MARK STEWART: There are. To broaden the discussion, playing off of this question, Brian, you were summarizing this. There are. Let me start off by answering. I haven’t had this in front of me either, but what they seem to be part of and selling as it were with regards to the Lucy keyboard is efficiency and accuracy. And that is the challenge, a fight that we are fighting, with regards to this topic of if somebody’s going to be using this without their hands, they probably have a pretty substantial disability, and they have a number of challenges with regards to coordination and endurance. So the subtleties really matter.

Some of the things I saw, again without having my hands on this device, that I potentially like is the accuracy of the laser. They may have actually dialed in the sensors a little bit so it’s efficient that way. It’s also a dedicated keyboard set aside on its own so it’s just larger. In their literature, they knew that there are other approaches to keyboarding or navigating the computer if you can’t use your hands. They were saying that this can be more efficient and you don’t have to move your head as far. That could be it’s the laser technology is really accurate, as I said. It’s a larger device. The keys are arranged in an efficient kind of the way and they are larger. Now you should have to move your head less to be able to get to that key without making a mistake. That’s a challenge we have sometimes when we have an onboard virtual keyboard or on the computer screen, a virtual keyboard, you still want to see what’s going on on the computer itself, so the keyboard is pretty small and that can effect targeting. Brian, there’s the low Mac keyboard that we worked with and have in the lap?

BRIAN NORTON: Yeah. That’s a very similar keyboard. It does have a light pointer, kind of a headband you can wear. It has a light pointer. You shine it at the keyboard. It’s got its keys arranged in a very specific manner, almost looks like the old-style telephone dials. You can simplify it based on the person’s experience using it. So there are overlays that you can put on top of it to be able to dial it down a little bit depending on what their experience with the computer is. That works very well. That’s the low Mac keyboard. I’m also thinking of the head mouse extreme that’s out there. That’s an infrared.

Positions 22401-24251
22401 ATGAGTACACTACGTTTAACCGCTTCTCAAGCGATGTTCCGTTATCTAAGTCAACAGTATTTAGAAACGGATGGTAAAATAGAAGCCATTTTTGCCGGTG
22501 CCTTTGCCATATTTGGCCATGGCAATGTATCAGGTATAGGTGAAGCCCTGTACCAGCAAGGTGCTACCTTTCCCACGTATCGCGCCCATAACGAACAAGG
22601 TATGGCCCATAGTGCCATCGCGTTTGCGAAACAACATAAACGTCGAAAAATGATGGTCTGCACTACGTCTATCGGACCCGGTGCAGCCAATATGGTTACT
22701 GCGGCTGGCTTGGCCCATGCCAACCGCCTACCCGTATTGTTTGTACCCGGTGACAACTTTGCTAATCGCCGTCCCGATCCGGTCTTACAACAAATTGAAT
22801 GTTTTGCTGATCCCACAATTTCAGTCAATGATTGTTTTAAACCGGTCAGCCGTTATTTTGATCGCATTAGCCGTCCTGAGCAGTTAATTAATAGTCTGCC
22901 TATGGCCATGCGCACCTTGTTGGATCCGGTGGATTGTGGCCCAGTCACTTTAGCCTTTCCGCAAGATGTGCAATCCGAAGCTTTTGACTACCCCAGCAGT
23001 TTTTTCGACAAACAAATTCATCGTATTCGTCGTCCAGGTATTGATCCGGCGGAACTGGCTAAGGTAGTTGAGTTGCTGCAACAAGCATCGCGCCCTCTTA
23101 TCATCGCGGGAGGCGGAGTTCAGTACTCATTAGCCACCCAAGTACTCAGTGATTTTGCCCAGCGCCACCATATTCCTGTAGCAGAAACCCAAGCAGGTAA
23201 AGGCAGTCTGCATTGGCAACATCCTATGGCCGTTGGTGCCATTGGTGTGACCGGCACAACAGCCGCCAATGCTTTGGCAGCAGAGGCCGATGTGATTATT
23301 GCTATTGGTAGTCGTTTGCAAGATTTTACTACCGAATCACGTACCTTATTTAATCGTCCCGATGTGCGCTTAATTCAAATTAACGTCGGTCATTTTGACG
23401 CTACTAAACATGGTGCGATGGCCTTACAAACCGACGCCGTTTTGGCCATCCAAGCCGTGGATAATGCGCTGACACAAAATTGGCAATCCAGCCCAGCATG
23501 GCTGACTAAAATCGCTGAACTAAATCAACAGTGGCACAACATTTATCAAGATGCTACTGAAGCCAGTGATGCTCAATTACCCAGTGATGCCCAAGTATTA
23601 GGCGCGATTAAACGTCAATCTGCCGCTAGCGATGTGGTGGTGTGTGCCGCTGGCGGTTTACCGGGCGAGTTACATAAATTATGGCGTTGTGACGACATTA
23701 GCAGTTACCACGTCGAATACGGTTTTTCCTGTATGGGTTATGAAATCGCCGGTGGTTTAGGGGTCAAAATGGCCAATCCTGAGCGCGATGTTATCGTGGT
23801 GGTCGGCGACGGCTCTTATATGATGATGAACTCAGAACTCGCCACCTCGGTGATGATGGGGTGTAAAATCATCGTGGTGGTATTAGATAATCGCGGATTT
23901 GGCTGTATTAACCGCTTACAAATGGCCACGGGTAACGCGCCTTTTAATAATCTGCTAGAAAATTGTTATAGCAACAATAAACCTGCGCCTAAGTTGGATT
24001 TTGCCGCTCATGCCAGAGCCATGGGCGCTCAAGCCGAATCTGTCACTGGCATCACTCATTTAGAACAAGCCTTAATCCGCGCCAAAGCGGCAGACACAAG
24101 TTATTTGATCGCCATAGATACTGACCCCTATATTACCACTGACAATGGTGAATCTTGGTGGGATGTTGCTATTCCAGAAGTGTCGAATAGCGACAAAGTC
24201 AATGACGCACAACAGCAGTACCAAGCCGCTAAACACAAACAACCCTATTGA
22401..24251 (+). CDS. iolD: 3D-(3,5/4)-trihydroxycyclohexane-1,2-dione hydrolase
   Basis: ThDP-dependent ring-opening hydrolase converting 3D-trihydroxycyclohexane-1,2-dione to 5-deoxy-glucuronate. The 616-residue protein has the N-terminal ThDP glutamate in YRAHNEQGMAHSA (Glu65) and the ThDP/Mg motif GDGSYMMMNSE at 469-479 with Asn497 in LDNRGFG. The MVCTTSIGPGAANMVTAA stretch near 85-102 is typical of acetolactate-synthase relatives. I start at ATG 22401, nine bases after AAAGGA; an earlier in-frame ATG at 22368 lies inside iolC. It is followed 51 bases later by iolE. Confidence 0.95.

MARK STEWART: Smart Nav 4 by Natural Point, as well.

BRIAN NORTON: Absolutely.

BELVA SMITH: Did we mention the price of this?

BRIAN NORTON: No, we didn’t. The price from the website that I was at was about $4100.

BELVA SMITH: That’s what I found too.

MARK STEWART: That’s for the Lucy keyboard.

BRIAN NORTON: And you’ll find some of the other technologies are much less expensive. The Smart Nav 4 that Mark just mentioned is about $400. Again, depending on what you’re doing, I mean, obviously there may be some advantages to the Lucy keyboard versus these other things based on what Mark was saying. It’s really something to get in there and get researched or maybe go to an evaluation site, take a look at all of these things that you can to make the most informed decision on what you’re setting yourself up with.

MARK STEWART: Brian, you may have summarized this exactly, but I’m thinking of the listener who may be kind of new to this topic. So in summary, if we’re talking about hands are severely affected, maybe a lot of the rest of the body is severely affected, ALS, MS, high-level spinal cord injury. Things you might be looking at are eye gaze where you just use the eye muscles and the neck really can’t work voluntarily very well at all. If you have a little bit of voluntary use of the neck, now you might be able to use these head pointer devices that we were talking about where the device on the computer actually senses the movement of a dot on your forehead. And then we have this approach of putting a laser on the side of your head are on a pair of glasses and then targeting the keys so that you don’t have to physically type the keys in. Perhaps that’s helpful just to go to those categories again.

BRIAN NORTON: Absolutely.